On a different note, Machiruda also went to Nikko earlier this month and posts a photograph of one of the shrine entrances. It’s very elaborate, and reminds me of something I’ve always thought was a shame. When you mention “Japanese architecture” or “Japanese furnishings,” Westerners tend to picture, you know, like, Ikea with rice paper. Of course, that’s not inaccurate, especially nowadays, with the mass-produced buildings and furniture that are artifacts of Japan’s economic efflorescence after the war. Unstained wood, rice paper, and bamboo; low-lying pieces of furniture that seem to hover horizontally over the floor; austere lack of detailing–those are all elements that are genuinely traditional.

    But Japan has its rococo strain, too–a bequest of the Momoyama Era. People are often surprised at that, because it’s not the “Japanese aesthetic” that influences Western designers. You also don’t see much complicated design or bright color in contemporary Japanese houses, with the exception of red lacquer. Rooms are small here, and colorful patterns can get claustrophobic. The tendency to shove brightly-colored cartoon animals, giant lit-up signs, and ornately fugly tile patterns (the station in my beloved Shibuya has at its south exit one of the worst offenders I’ve ever seen, but it has plenty of competition) in our faces outdoors seems to be the modern outlet for the Japanese instinct for lavishness. The combination of that garish overlighting and obnoxious vanity-project architecture outdoors means that it can make the nondescript blandness of the average Tokyo interior something of a relief.

    But only something of. We need a new rug in the living room, and I told Atsushi that I was thinking of something in maybe navy blue or wine red. I figured this would go over well: he’s very conservative about his colors. (I also figured the red might be useful for when our dinner guests have had a few.) But his reply was, “Hmm. Won’t that make the room too dark?” At this point, I laughed. It wasn’t nice, but I couldn’t help it. I was like, “Dearest, we have beige vinyl walls, beige curtains, blond wood flooring, and white woodwork. Put a mesh bag of dodge balls in the corner and this could be a nursery school gymnasium. There is no way we could make this place too dark unless we unscrewed all the light bulbs.”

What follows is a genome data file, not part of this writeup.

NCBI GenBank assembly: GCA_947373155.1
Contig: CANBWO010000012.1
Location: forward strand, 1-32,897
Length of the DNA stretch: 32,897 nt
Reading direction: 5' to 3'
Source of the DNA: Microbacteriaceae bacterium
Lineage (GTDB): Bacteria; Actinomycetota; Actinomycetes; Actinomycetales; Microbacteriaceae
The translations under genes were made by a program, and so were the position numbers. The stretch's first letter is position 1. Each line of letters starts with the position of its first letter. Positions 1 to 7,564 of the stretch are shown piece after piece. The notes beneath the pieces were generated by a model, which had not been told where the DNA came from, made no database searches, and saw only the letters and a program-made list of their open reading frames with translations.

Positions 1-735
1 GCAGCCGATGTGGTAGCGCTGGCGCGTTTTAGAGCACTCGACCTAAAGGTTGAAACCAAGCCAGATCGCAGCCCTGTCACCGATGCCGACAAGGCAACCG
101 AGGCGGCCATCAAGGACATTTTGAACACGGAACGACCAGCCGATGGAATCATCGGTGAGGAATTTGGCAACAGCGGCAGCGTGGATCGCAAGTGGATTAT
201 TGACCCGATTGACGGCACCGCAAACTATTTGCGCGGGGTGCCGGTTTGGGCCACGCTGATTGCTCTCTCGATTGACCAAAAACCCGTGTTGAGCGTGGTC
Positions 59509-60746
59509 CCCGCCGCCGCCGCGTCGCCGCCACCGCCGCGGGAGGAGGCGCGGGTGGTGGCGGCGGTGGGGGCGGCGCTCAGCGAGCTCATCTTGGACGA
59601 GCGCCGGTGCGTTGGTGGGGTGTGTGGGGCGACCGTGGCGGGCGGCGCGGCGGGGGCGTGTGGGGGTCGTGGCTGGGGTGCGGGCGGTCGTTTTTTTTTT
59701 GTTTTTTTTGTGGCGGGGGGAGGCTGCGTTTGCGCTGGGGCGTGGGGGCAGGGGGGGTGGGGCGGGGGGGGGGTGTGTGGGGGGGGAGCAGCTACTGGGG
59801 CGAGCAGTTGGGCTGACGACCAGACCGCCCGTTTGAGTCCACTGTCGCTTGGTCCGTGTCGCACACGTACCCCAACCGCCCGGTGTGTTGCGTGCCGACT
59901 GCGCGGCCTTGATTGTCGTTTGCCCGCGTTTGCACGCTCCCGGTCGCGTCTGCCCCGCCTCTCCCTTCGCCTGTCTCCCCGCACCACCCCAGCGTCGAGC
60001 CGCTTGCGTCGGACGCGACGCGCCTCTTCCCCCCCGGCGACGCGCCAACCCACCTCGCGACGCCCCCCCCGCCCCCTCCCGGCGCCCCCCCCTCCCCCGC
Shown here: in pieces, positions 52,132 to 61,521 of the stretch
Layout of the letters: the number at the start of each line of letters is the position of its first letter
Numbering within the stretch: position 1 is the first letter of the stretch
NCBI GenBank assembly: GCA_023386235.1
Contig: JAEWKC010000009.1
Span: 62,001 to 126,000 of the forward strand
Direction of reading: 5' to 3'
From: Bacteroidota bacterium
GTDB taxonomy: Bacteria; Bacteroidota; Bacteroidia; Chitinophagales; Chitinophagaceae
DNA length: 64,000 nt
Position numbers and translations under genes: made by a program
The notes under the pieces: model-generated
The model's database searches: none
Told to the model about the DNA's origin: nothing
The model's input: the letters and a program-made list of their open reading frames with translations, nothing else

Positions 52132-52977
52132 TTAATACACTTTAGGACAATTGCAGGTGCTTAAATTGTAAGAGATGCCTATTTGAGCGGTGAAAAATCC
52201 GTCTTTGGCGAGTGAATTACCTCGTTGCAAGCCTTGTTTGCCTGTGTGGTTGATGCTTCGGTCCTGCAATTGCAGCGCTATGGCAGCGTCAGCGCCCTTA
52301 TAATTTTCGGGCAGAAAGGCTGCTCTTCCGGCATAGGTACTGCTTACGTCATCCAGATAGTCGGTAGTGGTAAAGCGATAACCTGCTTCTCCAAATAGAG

Wow. Was I making a point somewhere? China’s mad for fossil fuels, it’s a shame Japanese rococo isn’t better known, and I’m going to have to wear Atsushi down to get a rug that isn’t beige into the house. Yeah. Hope everyone’s having a good weekend.


    Nakasone’s repellant pragmatism about the Yasukuni Shrine

    Posted by Sean at 01:52, June 26th, 2005

    Former Prime Minister Yasuhiro Nakasone, whom fellow Reagan fans will remember, weighed in on the Yasukuni Shrine issue this morning:

    Speaking on a Fuji Television program on the morning of 26 June, former Prime Minister Yasuhiro Nakasone emphatically voiced his opposition to the construction of a secular facility to commemorate Japan’s war dead in place of the Yasukuni Shrine: “I’ve been against it all along. We absolutely need to avoid letting the Yasukuni Shrine, where those who died for our country are honored, be abandoned.”

    Of Prime Minister Jun’ichiro Koizumi’s visits to the shrine, he indicated that “[At this point] they’re not in the best interest of the nation. If the Class A war criminals cannot be enshrined separately, I think he should leave off visiting.” On the topic of the Tokyo Tribunals, he stated, “I don’t concede [that they were just]. Not in the least do I believe that those convicted of Class A war crimes were criminals.”

    Well, that’s unequivocal. Of course, context would help. (I wasn’t watching the show.) The belief that many were imprisoned or executed simply for losing the war is understandable in some cases. However, “some cases” does not include those involved in orchestrating a war that included the Rape of Nanking and the comfort women system, which is what we’re talking about when we use the bland designation “Class A war crimes.” And considering what used to happen to the vanquished in less enlightened times, the punishments meted out to the Germans and Japanese were relatively mild.


    Coming around again

    Posted by Sean at 05:56, June 24th, 2005